NPR Ombudsman Alicia Shepard would make Orwell weep as she ultimately tries to justify using weasel words to substitute for calling torture what it is by noting that they are just following the New York Times lead. I note that the host of the show, Patt Morrison, who is also an LA Times reporter, meekly goes along with the okey doke. The only person brave enough to call these people on their cowardice is another guest, Geoffrey Nunberg, professor of linguistics at UC Berkeley, who also appears as a commentator on the Terry Gross program, Fresh Air.

  39. 39
    Kathy in St. Louis says:

    The MSM will never completely bounce back from the toadying they did during the buildup to the Iraqi invasion. Almost no one ever asked an in-depth question, did any investigative reporting or did more than rah-rah a really questionable policy. Gutless, one and all. This includes all the networks, unless someone can remind me of any early resisters. The first I remember was KO just laying Bush out on all his lies, but that was around 2005. I thought he’d get canned for that, but he started the local chapter of the Naked Emperor’s Club instead. That’s why, even on days when Keith sounds as if he needs to get his meds adjusted, I am a great fan. He had guts, when no one else seemed to. As for the White House press corp, they were utterly useless. I hate to see newpapers destroyed, but if sucking up to power is all they are around for, perhaps they can’t be saved.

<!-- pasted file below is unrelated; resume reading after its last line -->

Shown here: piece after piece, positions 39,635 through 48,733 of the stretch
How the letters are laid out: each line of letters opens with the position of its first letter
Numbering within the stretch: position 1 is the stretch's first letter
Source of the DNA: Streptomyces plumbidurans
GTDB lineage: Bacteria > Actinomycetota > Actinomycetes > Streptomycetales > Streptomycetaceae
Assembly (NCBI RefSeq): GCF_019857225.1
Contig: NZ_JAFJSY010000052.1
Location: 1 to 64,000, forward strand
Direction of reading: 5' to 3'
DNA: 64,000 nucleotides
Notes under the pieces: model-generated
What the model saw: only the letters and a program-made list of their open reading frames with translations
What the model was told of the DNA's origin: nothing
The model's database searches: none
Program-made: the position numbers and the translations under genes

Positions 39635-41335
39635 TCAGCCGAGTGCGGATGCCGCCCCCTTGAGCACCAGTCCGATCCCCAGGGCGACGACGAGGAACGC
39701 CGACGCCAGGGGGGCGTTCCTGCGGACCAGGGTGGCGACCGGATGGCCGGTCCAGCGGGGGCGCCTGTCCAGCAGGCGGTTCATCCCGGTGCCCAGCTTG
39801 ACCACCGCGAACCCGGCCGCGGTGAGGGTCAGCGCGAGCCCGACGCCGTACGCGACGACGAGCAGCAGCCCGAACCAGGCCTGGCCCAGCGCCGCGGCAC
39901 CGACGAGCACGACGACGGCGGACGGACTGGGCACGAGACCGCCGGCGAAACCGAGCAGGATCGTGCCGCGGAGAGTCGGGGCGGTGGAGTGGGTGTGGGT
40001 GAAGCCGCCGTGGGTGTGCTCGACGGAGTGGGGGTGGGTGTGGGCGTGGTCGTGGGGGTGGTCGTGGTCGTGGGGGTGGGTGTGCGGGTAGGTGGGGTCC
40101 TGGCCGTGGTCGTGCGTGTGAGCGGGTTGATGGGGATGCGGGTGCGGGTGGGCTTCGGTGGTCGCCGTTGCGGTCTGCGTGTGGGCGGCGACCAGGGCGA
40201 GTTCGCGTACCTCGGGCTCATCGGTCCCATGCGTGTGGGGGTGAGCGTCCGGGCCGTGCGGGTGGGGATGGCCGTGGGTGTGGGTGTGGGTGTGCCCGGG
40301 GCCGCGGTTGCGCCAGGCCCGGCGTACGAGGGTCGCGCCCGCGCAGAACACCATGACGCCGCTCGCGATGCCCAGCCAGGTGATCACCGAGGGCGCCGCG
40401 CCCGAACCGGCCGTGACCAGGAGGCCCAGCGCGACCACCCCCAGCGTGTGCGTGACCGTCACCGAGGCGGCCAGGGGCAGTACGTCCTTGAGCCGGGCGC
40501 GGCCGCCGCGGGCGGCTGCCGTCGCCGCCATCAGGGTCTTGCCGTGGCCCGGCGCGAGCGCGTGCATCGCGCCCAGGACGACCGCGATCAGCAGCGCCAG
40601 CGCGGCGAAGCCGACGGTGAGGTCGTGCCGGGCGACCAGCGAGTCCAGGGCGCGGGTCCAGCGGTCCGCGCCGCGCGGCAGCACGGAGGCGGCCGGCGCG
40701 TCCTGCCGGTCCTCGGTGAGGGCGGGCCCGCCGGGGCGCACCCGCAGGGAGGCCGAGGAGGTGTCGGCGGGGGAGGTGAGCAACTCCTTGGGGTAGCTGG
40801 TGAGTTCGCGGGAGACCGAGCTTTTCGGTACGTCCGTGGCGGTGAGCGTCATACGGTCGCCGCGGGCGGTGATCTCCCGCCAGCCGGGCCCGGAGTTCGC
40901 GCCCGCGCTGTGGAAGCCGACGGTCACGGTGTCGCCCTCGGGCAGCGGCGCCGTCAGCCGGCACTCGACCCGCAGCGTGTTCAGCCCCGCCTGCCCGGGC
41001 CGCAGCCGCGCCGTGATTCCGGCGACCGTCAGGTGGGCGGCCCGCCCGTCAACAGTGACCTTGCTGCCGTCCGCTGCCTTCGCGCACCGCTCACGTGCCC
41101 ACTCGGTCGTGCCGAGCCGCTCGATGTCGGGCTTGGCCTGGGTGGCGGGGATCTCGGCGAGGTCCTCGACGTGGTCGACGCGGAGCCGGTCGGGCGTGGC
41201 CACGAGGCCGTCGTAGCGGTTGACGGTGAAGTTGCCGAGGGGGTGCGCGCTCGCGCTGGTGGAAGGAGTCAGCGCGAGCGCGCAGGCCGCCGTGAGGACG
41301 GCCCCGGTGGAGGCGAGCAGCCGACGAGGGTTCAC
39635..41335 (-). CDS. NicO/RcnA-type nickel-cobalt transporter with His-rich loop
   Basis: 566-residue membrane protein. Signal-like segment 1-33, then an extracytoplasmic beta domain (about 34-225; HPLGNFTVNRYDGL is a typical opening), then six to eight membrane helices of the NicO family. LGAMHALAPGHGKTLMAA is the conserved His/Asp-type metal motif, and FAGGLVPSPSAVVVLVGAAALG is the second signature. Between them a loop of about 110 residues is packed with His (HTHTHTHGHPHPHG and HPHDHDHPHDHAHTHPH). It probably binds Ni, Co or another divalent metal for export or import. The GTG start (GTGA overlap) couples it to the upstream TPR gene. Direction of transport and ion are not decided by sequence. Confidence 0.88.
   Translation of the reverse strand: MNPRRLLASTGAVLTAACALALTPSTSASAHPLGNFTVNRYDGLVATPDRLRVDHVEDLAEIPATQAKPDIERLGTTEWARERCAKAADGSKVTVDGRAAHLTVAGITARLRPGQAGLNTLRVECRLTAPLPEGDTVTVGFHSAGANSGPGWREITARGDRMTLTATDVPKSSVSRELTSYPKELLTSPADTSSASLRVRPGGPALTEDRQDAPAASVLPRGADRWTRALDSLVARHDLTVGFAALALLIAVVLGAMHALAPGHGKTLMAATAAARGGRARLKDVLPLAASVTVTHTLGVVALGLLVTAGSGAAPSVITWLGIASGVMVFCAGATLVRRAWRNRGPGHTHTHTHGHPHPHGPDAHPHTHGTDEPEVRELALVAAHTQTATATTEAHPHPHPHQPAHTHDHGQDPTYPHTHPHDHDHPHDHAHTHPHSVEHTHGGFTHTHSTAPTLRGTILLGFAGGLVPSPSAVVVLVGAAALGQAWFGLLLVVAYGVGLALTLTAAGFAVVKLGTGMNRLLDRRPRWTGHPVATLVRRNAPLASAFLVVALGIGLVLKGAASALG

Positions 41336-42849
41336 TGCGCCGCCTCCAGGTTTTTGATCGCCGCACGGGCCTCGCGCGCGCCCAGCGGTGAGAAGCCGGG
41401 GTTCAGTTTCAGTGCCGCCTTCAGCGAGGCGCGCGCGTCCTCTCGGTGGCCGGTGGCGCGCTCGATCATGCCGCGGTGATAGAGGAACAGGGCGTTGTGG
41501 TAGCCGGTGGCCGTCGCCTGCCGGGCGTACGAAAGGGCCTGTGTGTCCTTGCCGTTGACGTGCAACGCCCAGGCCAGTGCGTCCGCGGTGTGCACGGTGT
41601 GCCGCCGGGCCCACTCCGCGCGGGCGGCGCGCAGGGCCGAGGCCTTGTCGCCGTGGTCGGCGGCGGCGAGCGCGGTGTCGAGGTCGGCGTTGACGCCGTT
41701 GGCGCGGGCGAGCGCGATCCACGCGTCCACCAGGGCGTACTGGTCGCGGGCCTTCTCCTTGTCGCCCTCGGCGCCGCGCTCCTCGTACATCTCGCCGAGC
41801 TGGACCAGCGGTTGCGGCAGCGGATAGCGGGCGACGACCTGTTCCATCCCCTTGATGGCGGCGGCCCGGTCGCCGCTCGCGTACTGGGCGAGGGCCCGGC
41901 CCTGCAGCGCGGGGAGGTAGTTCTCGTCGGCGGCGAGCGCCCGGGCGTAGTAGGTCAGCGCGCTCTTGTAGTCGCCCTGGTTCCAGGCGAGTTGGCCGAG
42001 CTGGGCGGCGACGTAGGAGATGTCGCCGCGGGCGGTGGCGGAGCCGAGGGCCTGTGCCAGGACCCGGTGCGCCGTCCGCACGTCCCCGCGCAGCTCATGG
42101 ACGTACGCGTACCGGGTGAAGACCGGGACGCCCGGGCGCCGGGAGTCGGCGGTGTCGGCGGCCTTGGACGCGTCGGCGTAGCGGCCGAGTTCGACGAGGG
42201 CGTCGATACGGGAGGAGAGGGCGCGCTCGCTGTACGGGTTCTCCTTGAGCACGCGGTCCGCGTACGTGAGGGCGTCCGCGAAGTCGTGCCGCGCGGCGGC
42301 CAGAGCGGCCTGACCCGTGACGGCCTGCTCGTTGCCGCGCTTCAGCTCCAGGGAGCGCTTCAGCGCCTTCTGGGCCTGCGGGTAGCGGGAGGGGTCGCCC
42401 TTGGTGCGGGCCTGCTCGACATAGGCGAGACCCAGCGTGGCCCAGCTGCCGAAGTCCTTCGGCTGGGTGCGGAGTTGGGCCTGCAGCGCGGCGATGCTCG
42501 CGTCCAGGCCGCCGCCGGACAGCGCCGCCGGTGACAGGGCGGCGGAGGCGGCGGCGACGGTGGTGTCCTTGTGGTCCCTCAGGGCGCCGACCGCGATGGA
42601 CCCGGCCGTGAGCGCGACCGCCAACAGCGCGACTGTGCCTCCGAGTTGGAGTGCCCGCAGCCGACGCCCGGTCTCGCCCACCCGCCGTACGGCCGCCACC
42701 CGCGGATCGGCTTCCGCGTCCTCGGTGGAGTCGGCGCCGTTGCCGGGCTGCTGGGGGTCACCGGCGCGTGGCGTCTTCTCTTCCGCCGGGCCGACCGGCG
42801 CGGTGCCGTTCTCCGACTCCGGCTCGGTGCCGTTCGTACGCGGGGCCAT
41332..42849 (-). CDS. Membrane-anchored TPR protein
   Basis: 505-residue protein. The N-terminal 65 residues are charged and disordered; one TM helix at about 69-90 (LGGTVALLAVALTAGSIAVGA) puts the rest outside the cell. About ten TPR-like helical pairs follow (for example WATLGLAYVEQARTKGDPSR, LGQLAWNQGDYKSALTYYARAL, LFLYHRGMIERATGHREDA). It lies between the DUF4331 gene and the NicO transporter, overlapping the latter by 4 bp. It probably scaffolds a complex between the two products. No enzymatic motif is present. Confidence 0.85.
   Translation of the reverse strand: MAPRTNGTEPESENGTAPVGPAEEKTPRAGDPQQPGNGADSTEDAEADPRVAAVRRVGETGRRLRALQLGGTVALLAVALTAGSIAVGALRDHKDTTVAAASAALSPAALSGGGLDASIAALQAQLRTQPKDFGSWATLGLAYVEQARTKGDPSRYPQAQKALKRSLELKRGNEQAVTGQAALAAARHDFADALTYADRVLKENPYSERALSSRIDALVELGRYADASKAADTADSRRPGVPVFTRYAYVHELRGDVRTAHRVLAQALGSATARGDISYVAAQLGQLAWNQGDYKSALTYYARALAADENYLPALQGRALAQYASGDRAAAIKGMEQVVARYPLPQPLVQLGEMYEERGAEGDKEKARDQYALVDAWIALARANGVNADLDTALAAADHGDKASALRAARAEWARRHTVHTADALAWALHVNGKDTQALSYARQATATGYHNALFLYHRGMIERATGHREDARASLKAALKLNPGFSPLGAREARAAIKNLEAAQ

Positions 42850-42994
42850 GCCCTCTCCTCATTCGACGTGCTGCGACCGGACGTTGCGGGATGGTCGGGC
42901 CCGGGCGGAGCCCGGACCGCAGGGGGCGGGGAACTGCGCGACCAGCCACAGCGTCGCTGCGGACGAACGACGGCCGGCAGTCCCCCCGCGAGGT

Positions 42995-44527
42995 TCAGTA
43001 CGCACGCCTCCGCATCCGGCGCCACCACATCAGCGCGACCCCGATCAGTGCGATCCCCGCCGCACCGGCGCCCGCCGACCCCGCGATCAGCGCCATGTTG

40. 40
    Qbert says:

    This is a very good post, but it shares a blind spot with Atrios’ and others. You assume that the media’s negligent coverage over the last X years is a bug. It’s not. It’s a feature. The media exist to shape opinion in ways that are congenial to the people who run the country. When it hypes stories like Judy Miller’s, it hardly matters whether they are true or not. It’s what our rulers want to be true. Proof of this comes by contrasting Judy Miller’s protected status with what happened when Dan Rather took the TANG story higher-profile than it was supposed to go. In the words of Ned Beatty in Network, he fucked with the laws of nature. And he was destroyed.

    As with the Democrats predictable failures to deliver on their progressive promises, the constant dereliction of the major media is more simply explained by Occam’s Razor than by appeals to sustained failures of imagination or perspicuity. Incompetence is why they exist. And they both perform those missions quite well.

  41. 41
    El Cid says:

    @Qbert: Exactly.

  42. 42
    chrome agnomen says:

    it seems, much in the way that pertained to the banks and insurance companies, that the big time media pundits are too big to fail. unless they are so negligent of their ‘craft’ as to espouse a left ward cause.

    i suppose that, besides the obvious reason, that they are club members, there is also the name recognition factor, which cannot be dismissed as regards the still significant number of people who get their ‘news’ from the networks. attention spans may be measurable in fractions of seconds, but long term learned behavior is another thing. many are still watching who clearly remember the old cronkite/chancellor/huntley and brinkley/ utley days, when, if the stories were given fairly short shrift, they at least seemed presented in a relatively unbiased manner. what clearly has been forgotten, and is in large part missing, is the civility that was shown towards rivals in the field.

  43. 43
    Batocchio says: